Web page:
Credit and Social Unrest: Evidence from 1930s China
89 Pages Posted: 15 Feb 2017 Last revised: 25 Apr 2019
Date Written: April 23, 2019
Do credit contractions trigger social unrest? To answer this question, we turn to a natural experiment in 1930s China, where the 1933 U.S. Silver Purchase program acts as a shock to bank lending. This setting limits the scope for reverse causality, focuses the set of relevant social actors (factory workers and the Communist Party), and helps eliminate potential confounding factors through the use of micro data. We assemble a novel, hand-collected dataset of loan contracts between banks and individual firms, labor unrest episodes, and underground Communist Party penetration. We show that the Silver Purchase shock results in a severe credit contraction, and that firms borrowing from banks with a larger exposure to the shock experience increased labor unrest and Communist Party penetration among their workers. These findings contribute to understanding the socio-political consequences of credit shocks.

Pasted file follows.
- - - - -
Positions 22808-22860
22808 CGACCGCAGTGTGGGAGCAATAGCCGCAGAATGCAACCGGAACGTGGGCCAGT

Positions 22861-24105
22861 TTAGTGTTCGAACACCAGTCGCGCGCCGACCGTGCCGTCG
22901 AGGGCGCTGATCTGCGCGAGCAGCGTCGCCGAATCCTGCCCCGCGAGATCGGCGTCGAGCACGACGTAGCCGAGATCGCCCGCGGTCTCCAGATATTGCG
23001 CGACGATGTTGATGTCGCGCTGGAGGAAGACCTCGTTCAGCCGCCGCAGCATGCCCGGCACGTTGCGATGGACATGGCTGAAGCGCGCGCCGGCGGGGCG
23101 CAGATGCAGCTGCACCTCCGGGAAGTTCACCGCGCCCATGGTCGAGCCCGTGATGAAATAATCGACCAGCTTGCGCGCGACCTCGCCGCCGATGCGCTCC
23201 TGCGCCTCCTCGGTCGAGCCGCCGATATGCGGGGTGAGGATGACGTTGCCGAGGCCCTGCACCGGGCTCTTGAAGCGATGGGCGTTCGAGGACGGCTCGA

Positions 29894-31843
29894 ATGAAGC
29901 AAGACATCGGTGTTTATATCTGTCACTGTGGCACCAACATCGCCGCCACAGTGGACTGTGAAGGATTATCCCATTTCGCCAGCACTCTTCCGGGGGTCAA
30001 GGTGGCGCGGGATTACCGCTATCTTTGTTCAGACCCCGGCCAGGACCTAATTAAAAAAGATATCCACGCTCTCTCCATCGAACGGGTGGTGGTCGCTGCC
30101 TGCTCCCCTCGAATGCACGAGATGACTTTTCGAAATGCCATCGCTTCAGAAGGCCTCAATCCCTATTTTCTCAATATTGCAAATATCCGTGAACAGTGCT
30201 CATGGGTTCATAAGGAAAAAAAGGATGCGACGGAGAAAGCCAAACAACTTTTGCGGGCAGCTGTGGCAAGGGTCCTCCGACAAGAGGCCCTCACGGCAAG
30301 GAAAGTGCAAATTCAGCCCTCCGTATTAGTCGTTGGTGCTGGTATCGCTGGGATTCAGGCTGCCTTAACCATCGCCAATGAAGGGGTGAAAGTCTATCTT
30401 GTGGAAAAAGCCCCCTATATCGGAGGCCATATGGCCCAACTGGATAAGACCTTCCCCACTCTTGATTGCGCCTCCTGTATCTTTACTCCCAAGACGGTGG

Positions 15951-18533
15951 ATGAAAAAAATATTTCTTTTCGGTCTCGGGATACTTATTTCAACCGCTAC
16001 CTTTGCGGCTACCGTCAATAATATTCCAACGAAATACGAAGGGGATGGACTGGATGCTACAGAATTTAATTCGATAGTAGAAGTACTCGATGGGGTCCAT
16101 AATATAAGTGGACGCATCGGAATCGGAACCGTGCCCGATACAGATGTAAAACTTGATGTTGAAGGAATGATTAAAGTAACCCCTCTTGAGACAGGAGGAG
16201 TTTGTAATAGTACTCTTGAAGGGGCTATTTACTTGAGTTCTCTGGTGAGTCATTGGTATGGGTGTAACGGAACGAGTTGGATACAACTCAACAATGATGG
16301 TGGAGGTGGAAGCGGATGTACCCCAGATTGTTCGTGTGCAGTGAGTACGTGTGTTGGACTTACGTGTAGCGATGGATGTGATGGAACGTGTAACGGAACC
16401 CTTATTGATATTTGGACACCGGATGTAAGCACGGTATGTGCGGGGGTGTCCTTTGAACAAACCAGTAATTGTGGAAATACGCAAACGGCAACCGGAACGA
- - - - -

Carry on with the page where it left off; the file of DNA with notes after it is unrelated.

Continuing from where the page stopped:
Keywords: Silver Purchase program, political unrest, financial history
JEL Classification: G01, G21, N15, N25
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